Words by: Ann Marie Svilar :: Images by: Susan J. Weiand
The Motet/On The One :: 09.13.07 :: 12 Galaxies :: San Francisco, CA
If I had been someone other than myself, say a deaf woman or someone equipped with a pair of those white noise earphones while watching On The One's performance at the 12 Galaxies I would still feel inspired to write this critique. On The One is a lively band to watch. Maybe it's because I am a writer, but when I am at a live show I need what I like to call "a little character development." I don't arrive expecting the high energy and theatrics of a Rolling Stones concert, nor do I want the band to be so involved with the audience that I am being told to put my hands together repeatedly at the start of every song. What I want, in any style and at any tempo, is a performance. If it's a sad singer-songwriter, I want to see the pain in the nerves. If the songs are political, I long to hear the anger. If it's a straight forward hard-driving rock 'n' roll throw back to Led Zeppelin sort of thing, then let me see the party in the big chords and swaggering knees. It's about having "duende" – so much passion for what you are doing that it seeps through the skin, and therefore becomes obvious to others. As a viewer, what I want to watch at a show is more than fancy lights and boys staring at their Apple computers. This is not the half time show, but this isn't just what's playing from my Ipod either.
| John Staten - On The One :: San Francisco|
Music is the only universal language. What my eyes took from this show, that my ears had no part in, was the pleasure of watching a four-piece band really communicate while they were playing. I envisioned a conversation with musical sound. They were laughing and looking at each other. Often Andy Irvine spoke directly to John Staten by hovering over him, close enough for conversation conducted in 12-inch voices. With his drum kit parked at stage right, Staten - arguably one of the most entertaining drummers touring today - engaged the crowd from the very beginning by simply looking and playing right to us, not a common characteristic for drummers who are often tucked in the back.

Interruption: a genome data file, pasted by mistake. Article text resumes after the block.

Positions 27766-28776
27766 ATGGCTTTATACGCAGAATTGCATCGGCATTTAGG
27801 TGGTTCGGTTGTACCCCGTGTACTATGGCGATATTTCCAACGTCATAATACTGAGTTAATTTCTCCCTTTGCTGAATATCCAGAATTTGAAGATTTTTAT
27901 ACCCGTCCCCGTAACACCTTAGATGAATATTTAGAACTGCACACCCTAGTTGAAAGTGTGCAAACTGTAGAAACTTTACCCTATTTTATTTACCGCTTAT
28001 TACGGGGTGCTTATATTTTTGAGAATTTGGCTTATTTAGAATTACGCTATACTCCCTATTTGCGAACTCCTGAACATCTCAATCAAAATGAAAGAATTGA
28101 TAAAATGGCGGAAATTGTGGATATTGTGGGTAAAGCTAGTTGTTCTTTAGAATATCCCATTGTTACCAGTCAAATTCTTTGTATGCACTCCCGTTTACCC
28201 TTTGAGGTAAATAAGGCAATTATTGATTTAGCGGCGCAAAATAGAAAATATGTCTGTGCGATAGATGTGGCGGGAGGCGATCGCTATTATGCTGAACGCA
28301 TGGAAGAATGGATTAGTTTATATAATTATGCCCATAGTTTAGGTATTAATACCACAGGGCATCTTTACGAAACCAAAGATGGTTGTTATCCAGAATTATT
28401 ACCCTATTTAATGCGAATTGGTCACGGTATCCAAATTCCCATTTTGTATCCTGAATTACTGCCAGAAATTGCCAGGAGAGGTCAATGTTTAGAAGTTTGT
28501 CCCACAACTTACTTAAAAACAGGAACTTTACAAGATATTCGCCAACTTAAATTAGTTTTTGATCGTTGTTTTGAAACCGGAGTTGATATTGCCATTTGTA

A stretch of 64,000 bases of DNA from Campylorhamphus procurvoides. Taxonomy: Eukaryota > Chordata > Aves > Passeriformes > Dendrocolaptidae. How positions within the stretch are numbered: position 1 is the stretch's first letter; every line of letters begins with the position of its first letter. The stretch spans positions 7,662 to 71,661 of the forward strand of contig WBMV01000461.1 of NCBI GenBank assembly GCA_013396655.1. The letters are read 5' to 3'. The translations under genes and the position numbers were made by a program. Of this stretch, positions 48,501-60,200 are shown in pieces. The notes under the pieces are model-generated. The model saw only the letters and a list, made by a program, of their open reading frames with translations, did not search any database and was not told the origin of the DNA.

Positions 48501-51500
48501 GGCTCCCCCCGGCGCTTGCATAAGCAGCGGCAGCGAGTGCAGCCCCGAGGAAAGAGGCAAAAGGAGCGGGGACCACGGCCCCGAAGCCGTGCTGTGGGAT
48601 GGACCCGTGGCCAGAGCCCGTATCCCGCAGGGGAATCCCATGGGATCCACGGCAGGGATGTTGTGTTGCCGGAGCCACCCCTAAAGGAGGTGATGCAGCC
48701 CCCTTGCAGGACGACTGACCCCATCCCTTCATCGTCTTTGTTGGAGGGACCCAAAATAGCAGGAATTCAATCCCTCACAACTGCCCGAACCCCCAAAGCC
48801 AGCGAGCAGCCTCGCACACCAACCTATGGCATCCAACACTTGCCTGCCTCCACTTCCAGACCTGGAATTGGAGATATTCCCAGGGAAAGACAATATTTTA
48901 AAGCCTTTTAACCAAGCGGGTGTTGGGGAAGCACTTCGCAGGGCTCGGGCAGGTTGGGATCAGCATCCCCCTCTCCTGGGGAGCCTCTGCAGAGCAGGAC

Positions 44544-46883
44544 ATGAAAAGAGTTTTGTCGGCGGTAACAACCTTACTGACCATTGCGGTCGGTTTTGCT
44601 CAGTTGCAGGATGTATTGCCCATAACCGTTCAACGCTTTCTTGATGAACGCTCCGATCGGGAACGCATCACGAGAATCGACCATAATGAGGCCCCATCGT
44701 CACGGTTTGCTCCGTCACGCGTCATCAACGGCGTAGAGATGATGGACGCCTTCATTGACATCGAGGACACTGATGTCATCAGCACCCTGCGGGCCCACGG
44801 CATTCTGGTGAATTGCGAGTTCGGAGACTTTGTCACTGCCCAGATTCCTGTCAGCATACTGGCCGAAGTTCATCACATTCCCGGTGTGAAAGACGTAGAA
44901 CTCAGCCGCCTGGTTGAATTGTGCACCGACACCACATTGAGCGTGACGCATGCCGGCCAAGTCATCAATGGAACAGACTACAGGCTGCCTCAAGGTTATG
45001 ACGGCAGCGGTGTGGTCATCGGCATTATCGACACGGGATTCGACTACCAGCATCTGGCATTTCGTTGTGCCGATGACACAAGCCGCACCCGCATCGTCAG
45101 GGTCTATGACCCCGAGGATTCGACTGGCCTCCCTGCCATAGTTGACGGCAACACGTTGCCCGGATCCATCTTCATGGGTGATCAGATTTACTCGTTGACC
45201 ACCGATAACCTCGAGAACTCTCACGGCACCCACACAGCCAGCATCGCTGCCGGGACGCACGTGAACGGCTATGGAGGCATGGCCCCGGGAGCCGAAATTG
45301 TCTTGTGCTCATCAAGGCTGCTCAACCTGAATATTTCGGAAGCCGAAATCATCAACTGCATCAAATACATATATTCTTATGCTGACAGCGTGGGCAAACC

Probably tired road dogs by now, On The One's first studio album, Love Addiction (produced by KDTU's David Veith and mastered by Soulive's Alan Evans), is due out this October. On The One is Staten (Karl Denson's Tiny Universe, Giant People) on drums, Jesse Molloy (Giant People and Pink Floyd Experience) on the saxophone, Aaron Bleiweiss (Starshak) on guitar and Irvine (Giant People, Beanstalk) on bass. Their sound is a jazzy sort of soul-funk, and some of the most danceable music I have heard in a while.
| Jesse Molloy - On The One :: SF|
On The One keep things interesting by switching the momentum within the songs and not hovering on a jazzy sax solo or a fast paced rock & roll jam too long. Here, they gave different weight to different parts with improvisation often leading to a climax and then the resolution to the music's intention. Mid-set they played "Tuesday Night," a song that took the crowd on a hip shaking roller coaster ride for over 16 minutes. When the tempo was slow, OTO was the kind of band that belongs in a dark red lit-bar where people sit on swivel seats and smoke long cigarettes. When the tempo was up they grasped at a big band sound with a funky George Clinton soul breakdown twist. Highlights of the show included multiple James Brown samples and a rockin' "Pump Up The Volume" to close out the set leaving the dance floor smiling and sweaty. They are what I have missed since Karl Denson's Tiny Universe stopped touring. On The One are the recent winners of the "Best Jazz Album of the Year" at the San Diego Music Festival and I'm not surprised.